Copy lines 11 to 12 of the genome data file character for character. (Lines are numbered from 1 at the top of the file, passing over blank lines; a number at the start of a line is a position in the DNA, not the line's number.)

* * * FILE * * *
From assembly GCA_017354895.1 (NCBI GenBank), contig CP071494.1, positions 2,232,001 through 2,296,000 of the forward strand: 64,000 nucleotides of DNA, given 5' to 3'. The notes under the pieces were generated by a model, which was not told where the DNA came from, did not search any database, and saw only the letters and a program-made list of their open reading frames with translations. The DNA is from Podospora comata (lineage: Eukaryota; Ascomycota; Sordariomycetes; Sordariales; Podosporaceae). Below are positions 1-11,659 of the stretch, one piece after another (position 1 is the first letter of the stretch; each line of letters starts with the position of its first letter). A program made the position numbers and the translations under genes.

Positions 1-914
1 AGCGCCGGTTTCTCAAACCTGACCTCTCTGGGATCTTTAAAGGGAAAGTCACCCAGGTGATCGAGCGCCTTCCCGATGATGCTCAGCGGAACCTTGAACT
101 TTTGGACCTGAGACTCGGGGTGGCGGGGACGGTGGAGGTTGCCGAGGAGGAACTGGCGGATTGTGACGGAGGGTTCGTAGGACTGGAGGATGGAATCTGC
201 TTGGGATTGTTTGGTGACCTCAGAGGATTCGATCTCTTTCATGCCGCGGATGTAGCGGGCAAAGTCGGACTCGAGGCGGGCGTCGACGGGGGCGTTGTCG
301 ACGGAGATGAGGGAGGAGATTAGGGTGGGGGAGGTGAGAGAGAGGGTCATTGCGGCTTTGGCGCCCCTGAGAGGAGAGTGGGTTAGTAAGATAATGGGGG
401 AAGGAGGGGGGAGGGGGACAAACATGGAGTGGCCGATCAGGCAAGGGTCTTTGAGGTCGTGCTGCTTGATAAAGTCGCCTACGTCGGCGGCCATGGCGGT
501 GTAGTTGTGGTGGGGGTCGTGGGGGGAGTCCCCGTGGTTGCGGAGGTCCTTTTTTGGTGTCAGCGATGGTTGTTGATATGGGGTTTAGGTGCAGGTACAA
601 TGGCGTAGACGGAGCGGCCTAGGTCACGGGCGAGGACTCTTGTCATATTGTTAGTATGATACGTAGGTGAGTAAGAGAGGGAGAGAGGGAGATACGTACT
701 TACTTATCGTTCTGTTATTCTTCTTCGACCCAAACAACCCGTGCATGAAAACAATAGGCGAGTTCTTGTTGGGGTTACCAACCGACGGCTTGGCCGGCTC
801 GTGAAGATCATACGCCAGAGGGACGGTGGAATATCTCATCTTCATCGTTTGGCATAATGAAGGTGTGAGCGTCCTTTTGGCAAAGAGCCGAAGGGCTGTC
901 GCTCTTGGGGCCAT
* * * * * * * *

801 GTGAAGATCATACGCCAGAGGGACGGTGGAATATCTCATCTTCATCGTTTGGCATAATGAAGGTGTGAGCGTCCTTTTGGCAAAGAGCCGAAGGGCTGTC
901 GCTCTTGGGGCCAT